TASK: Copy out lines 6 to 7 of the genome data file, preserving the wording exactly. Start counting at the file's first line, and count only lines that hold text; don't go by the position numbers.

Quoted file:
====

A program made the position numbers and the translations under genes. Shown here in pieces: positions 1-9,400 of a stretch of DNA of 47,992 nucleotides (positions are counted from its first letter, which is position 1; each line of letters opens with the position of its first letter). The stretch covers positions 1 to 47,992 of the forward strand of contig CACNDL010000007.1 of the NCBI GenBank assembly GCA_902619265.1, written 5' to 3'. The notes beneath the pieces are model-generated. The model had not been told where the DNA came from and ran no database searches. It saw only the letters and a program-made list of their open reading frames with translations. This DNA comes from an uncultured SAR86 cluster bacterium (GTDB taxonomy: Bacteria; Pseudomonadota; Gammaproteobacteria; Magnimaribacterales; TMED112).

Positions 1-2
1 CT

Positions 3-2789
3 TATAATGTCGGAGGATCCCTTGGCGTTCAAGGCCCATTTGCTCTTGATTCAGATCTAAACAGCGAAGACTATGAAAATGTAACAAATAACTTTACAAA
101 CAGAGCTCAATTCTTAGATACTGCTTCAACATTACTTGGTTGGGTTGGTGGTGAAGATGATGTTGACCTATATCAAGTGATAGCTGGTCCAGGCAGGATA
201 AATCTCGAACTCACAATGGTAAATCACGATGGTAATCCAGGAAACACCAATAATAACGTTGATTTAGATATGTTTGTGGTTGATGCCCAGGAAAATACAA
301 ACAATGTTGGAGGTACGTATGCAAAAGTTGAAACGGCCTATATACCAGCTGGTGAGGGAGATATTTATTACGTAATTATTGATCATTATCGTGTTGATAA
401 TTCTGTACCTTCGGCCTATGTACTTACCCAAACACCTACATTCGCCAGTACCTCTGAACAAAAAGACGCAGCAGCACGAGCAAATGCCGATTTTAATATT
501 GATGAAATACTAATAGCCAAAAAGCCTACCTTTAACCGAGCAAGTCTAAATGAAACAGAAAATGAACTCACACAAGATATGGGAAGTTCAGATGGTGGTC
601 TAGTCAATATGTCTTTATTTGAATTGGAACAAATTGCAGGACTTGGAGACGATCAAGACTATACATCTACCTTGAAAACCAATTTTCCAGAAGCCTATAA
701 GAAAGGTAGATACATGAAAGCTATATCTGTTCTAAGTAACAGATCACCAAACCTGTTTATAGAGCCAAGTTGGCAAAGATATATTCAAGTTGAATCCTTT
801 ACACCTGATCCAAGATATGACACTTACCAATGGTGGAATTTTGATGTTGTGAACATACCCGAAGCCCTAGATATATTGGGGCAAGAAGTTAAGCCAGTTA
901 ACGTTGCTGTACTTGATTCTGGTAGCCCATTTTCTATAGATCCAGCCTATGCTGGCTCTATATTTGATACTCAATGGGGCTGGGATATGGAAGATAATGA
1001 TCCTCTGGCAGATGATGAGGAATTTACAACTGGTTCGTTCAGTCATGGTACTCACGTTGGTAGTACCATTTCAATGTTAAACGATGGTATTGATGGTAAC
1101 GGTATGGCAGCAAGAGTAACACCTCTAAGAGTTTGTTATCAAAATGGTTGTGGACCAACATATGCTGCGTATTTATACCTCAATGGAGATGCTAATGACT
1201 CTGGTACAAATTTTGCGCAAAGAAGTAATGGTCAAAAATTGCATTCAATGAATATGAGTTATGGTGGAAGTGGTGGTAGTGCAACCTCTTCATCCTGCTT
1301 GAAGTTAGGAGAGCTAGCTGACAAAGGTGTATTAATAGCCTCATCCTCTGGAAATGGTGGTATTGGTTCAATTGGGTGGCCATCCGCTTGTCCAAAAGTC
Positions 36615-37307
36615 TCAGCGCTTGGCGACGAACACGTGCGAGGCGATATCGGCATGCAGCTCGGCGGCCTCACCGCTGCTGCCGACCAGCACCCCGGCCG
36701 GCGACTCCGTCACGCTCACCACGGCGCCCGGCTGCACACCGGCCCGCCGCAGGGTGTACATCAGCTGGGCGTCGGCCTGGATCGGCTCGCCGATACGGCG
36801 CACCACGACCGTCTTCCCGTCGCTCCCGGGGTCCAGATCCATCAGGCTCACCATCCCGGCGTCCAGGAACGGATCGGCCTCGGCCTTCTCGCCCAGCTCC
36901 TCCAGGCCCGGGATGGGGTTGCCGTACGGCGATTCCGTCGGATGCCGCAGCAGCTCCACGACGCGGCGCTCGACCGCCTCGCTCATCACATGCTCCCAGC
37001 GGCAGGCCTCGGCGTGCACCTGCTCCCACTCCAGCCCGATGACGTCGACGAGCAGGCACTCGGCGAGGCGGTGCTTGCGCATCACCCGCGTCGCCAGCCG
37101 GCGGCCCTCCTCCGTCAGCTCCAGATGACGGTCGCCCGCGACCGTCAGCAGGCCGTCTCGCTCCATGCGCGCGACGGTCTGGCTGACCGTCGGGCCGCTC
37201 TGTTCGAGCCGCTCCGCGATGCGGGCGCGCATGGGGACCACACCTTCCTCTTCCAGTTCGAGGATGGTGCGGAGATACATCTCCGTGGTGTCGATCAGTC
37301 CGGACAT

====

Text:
101 CAGAGCTCAATTCTTAGATACTGCTTCAACATTACTTGGTTGGGTTGGTGGTGAAGATGATGTTGACCTATATCAAGTGATAGCTGGTCCAGGCAGGATA
201 AATCTCGAACTCACAATGGTAAATCACGATGGTAATCCAGGAAACACCAATAATAACGTTGATTTAGATATGTTTGTGGTTGATGCCCAGGAAAATACAA